UPDATE: Following back surgery on Wednesday, Gianandrea Noseda, the incoming music director of the National Symphony Orchestra, announced today that he was canceling his inaugural concerts in Washington on July 28 and 29.

Noseda suffered a herniated disk Monday while conducting a run of Verdi’s opera “Macbeth” at his home company in Torino, Italy. He had emergency surgery Wednesday and is recovering at home in Torino. His doctor, Michele Naddeo, said the prognosis was good for a full recovery.

Noseda was scheduled to lead “Carmina Burana” at Wolf Trap on July 28 and a free concert on the Mall on July 29 celebrating his official accession as NSO music director. The Mall concert was to have been combined with events surrounding National Dance Day. National Dance Day will now be held at the Kennedy Center, starting at 2 p.m. July 29. A replacement conductor for the Wolf Trap performance, which involves members of eight choruses from across the city as a special gesture for Noseda’s arrival, is still to be announced.

“I am saddened to have to cancel all of my performances until the middle of August,” Noseda said in a statement from his home. “However, [wife] Lucia and I have decided to follow very carefully the advice of Prof. Naddeo and that it would be best to take this time for me to make a full and complete recovery so I am physically prepared for the Teatrio Regio Torino’s historic residency at the Edinburgh International Festival in the second half of August and to start my new position as music director of the National Symphony Orchestra.”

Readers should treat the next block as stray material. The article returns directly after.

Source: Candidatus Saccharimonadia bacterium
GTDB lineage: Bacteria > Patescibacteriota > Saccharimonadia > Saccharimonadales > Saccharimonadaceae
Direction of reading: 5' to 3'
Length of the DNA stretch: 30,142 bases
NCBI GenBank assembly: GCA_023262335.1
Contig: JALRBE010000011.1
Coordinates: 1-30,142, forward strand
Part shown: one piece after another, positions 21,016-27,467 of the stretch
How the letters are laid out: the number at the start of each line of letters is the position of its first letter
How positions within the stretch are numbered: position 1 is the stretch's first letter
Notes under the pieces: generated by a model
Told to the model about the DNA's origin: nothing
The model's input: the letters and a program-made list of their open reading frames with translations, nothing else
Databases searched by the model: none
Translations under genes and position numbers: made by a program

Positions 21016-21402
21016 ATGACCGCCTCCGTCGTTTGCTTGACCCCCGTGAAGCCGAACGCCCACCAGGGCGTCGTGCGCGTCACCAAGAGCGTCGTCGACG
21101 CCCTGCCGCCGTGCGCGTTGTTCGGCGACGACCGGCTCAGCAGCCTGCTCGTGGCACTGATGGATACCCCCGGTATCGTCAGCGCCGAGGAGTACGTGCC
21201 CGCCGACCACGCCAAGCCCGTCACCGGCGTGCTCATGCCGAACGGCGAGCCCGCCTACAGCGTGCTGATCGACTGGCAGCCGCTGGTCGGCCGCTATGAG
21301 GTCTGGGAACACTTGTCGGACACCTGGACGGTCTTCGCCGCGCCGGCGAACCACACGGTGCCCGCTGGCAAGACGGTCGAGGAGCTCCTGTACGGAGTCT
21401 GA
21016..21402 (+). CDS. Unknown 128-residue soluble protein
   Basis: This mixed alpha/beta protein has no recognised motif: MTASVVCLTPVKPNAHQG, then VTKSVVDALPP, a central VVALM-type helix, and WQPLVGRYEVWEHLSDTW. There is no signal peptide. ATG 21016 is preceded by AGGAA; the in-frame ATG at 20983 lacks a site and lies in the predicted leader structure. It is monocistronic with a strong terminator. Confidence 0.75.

Noseda’s other engagements this summer included the Verbier Festival, the Mostly Mozart Festival, the Ravinia Festival and the White Nights Festival in St. Petersburg, where he became the first foreign-born principal guest conductor of the Mariinsky Theater in 1997, launching his international career.

Noseda’s first official concert with the NSO as the orchestra’s music director will now be the season-opening gala Sept. 24, which celebrates Leonard Bernstein’s centennial, with Yo-Yo Ma and Cynthia Erivo. Noseda also said today he would conduct a free concert in Washington at a later date.

“Carmina Burana” at Wolf Trap will still involve a rare collaboration of 250 singers from Washington-area choruses. Last week marked the start of rehearsals for a blended chorus of more than 120 members of the Washington Chorus and the Choral Arts Society, who will sing the bulk of the score. They will be joined in some movements by members of the Capitol Hill Chorale, the Fairfax Choral Society, the chorus of George Mason University, the Heritage Signature Chorale and the Reston Chorale, as well as the Children’s Chorus of Washington. The pianist Seong-Jin Cho will be the soloist in Beethoven’s “Emperor” Concerto on the first half of the program.